This is a fascinating area of historical research & documentation, and is a rich area of creation for artists in site specific installation & artworks.  Im particulalry fascinated by the current use of these spaces especially for play & free leisure activities when they hold such deep secrets in their psychological landscapes. Is this an unconcious healing process or just gentrification? Certainly at the Forum discussion with the artist, issues of asylum, the history of confinement and the relationship between historical research and creativity were discussed openly and sometimes very emotionally, between artists, historians, prison counsellors, psychiatrists, educators, activists and other community members .

http://www.lilyhibberd.com/Benevolent_Asylum.html

Yarns of the Heart

A beautiful exhibition of hand made dolls which tell the traditional dreamtime and contemporary stories of the women who made them, was at the Museum of Western Australia earlier this year. The Community Arts Network of WA (CAN WA) revived the original doll making project, preserving the art of storytelling and doll making for generations to come.

For further information follow the story threads that make up the yarns of the heart –

http://www.canwa.com.au/articles/news/only-two-more-weeks-to-see-yarns-of-the-heart

http://www.museum.wa.gov.au/

Towards a New Australian Theatre Genre

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A few months ago I was very excited that Joey Ruigrok van der Werven was coming to Perth, from the legendary Doegtroep Theatre, Holland, to give an inspirational lecture on creating image based performance events in Australia,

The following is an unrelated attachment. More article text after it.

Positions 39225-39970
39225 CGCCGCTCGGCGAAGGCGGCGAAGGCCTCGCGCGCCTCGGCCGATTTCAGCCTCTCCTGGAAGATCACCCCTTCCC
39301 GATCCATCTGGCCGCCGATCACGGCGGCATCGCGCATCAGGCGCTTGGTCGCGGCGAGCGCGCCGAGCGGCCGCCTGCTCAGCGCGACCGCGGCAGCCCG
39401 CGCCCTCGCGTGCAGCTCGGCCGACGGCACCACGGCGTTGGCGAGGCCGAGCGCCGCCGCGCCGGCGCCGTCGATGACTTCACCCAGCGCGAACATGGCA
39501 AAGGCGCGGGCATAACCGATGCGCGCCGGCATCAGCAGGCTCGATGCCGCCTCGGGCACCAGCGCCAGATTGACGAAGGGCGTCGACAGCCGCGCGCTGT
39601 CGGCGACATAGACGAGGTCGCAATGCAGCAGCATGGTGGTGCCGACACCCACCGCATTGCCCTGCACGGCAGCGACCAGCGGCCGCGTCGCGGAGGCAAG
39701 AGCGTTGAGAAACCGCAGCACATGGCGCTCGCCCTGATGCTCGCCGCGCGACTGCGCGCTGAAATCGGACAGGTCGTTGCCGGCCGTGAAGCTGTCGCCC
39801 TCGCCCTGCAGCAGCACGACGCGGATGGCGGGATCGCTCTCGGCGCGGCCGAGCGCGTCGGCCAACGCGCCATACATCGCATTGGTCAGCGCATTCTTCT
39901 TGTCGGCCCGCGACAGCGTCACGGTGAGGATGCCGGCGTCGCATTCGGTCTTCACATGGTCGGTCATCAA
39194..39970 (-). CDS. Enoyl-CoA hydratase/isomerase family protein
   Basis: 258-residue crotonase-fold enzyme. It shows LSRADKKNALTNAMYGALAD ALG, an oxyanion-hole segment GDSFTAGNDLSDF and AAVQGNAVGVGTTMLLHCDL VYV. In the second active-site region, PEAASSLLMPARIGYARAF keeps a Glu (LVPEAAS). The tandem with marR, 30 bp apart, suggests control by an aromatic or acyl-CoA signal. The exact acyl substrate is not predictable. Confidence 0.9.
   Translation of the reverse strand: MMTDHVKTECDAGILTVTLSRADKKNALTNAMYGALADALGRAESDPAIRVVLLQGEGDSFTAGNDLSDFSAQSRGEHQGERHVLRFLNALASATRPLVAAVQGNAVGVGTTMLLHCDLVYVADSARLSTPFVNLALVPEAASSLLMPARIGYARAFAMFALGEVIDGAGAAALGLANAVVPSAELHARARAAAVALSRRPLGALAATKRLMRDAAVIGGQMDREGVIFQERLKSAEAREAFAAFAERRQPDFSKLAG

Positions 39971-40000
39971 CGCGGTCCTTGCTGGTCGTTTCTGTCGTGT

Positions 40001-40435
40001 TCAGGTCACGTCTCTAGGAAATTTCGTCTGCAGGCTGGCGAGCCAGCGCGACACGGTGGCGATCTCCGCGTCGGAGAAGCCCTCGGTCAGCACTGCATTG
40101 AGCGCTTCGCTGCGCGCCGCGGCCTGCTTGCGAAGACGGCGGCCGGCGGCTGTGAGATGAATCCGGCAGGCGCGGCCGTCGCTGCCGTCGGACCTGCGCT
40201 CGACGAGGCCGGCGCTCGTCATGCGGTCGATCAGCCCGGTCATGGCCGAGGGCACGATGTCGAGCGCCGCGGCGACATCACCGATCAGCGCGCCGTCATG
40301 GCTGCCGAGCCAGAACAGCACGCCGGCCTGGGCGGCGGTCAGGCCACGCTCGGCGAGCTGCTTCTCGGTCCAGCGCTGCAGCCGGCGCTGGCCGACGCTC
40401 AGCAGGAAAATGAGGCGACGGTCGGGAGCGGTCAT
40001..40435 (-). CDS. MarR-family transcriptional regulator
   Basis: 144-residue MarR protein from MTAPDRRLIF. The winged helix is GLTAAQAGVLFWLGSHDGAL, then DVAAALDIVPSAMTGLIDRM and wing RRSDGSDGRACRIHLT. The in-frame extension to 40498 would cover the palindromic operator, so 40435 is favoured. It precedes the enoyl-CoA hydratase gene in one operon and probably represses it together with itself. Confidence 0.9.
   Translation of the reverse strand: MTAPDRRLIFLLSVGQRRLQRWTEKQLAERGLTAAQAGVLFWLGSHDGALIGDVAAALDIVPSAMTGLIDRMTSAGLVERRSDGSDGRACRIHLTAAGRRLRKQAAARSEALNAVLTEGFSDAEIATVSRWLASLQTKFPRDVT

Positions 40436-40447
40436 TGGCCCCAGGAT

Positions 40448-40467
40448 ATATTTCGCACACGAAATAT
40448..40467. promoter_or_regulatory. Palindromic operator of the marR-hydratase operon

Doegtroupe reinvented the ordinary world with their street theatre, the name means theatre of rubbish! From Joeys time as an Engineer with Doegtroep, he believes artists step out of society and hold a mirror to reinterpret life. If you take away the arts people become very poor. Artists  need space to discover and explore as these iconic European companies had in the 1980’s.
Joey also ran a weekend masterclass on creating large scale spectacle and and inventing performance environments.

one of the unsung heroes of Australian contemporary performance’ Realtime

This was right up my street, as a visual theatre maker,I have always  wanted to scale up , from small scale theatre to gigantic with the dreams of making large scale sensory spectacles for families. So I was very happy to also be invited to the masterclass to work and share ideas with other WA artists, thanks to Performing Lines.

Joey believes the director is a facilitator of process, and that you can only make the large scale work if you can make the small scale, which is heartening to hear. Doegtrope obtained money from building foundations,as acertain % can be used for public art which does not always have to be a sculpture or fountain.

 

Towards A New Australian Theatre Lecture at The Bakery Photo: Sarah Rowbottam

 

for a full overview of the lecture please see Towards a new australian theatre genre’ lecture at

http://www.performinglineswa.org.au/site/wordpress/2011/04/20/joey_perth_talk/

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Joey is now based in Australia and has developed his own methodology on creating large scale site specific and community work. His intention is to make image driven community theatre, using real life events, bringing theatre to the people in their environment. Theres no need for a theatre infrastructure here, using industrial, abandoned spaces and bringing new life. He discussed how the renegade artist theatre companies, such as La Fura (Spain), Royal de Luxe (France) and Doegtrope (Holland) have become iconic for their country, as with La fura’s giant puppet and spectacle for the Olympics in 1992.

To be continued

La fura dels baus puppet

La fura dels baus olympics open 1992

1862 Preston Guild


1862 Preston Guild

Originally uploaded by Nog Tow

Wow, what an event! to have seen the Great Blondin at the Preston Guild and this was at the time of the Cotton Famine. More research images please! Thanks Nog Tow.